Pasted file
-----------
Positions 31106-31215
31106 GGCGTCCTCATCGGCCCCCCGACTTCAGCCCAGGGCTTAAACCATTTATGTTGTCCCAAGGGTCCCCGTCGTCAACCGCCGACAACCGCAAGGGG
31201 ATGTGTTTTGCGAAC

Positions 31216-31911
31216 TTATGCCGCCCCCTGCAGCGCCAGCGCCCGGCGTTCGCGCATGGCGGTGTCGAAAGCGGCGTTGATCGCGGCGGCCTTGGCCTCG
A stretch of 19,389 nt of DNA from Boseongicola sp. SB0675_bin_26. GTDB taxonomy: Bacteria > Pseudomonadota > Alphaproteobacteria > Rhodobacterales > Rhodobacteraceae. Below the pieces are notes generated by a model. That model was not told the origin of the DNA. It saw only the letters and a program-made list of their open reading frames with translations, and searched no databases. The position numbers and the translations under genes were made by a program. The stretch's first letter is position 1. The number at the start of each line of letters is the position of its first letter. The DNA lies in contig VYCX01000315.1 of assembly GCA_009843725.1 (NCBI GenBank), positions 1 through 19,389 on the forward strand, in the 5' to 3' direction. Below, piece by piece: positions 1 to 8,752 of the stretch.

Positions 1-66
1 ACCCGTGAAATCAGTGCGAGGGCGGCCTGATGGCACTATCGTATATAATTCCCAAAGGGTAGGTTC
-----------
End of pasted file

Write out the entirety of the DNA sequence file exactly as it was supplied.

Positions 31106-31215
31106 GGCGTCCTCATCGGCCCCCCGACTTCAGCCCAGGGCTTAAACCATTTATGTTGTCCCAAGGGTCCCCGTCGTCAACCGCCGACAACCGCAAGGGG
31201 ATGTGTTTTGCGAAC

Positions 31216-31911
31216 TTATGCCGCCCCCTGCAGCGCCAGCGCCCGGCGTTCGCGCATGGCGGTGTCGAAAGCGGCGTTGATCGCGGCGGCCTTGGCCTCG
A stretch of 19,389 nt of DNA from Boseongicola sp. SB0675_bin_26. GTDB taxonomy: Bacteria > Pseudomonadota > Alphaproteobacteria > Rhodobacterales > Rhodobacteraceae. Below the pieces are notes generated by a model. That model was not told the origin of the DNA. It saw only the letters and a program-made list of their open reading frames with translations, and searched no databases. The position numbers and the translations under genes were made by a program. The stretch's first letter is position 1. The number at the start of each line of letters is the position of its first letter. The DNA lies in contig VYCX01000315.1 of assembly GCA_009843725.1 (NCBI GenBank), positions 1 through 19,389 on the forward strand, in the 5' to 3' direction. Below, piece by piece: positions 1 to 8,752 of the stretch.

Positions 1-66
1 ACCCGTGAAATCAGTGCGAGGGCGGCCTGATGGCACTATCGTATATAATTCCCAAAGGGTAGGTTC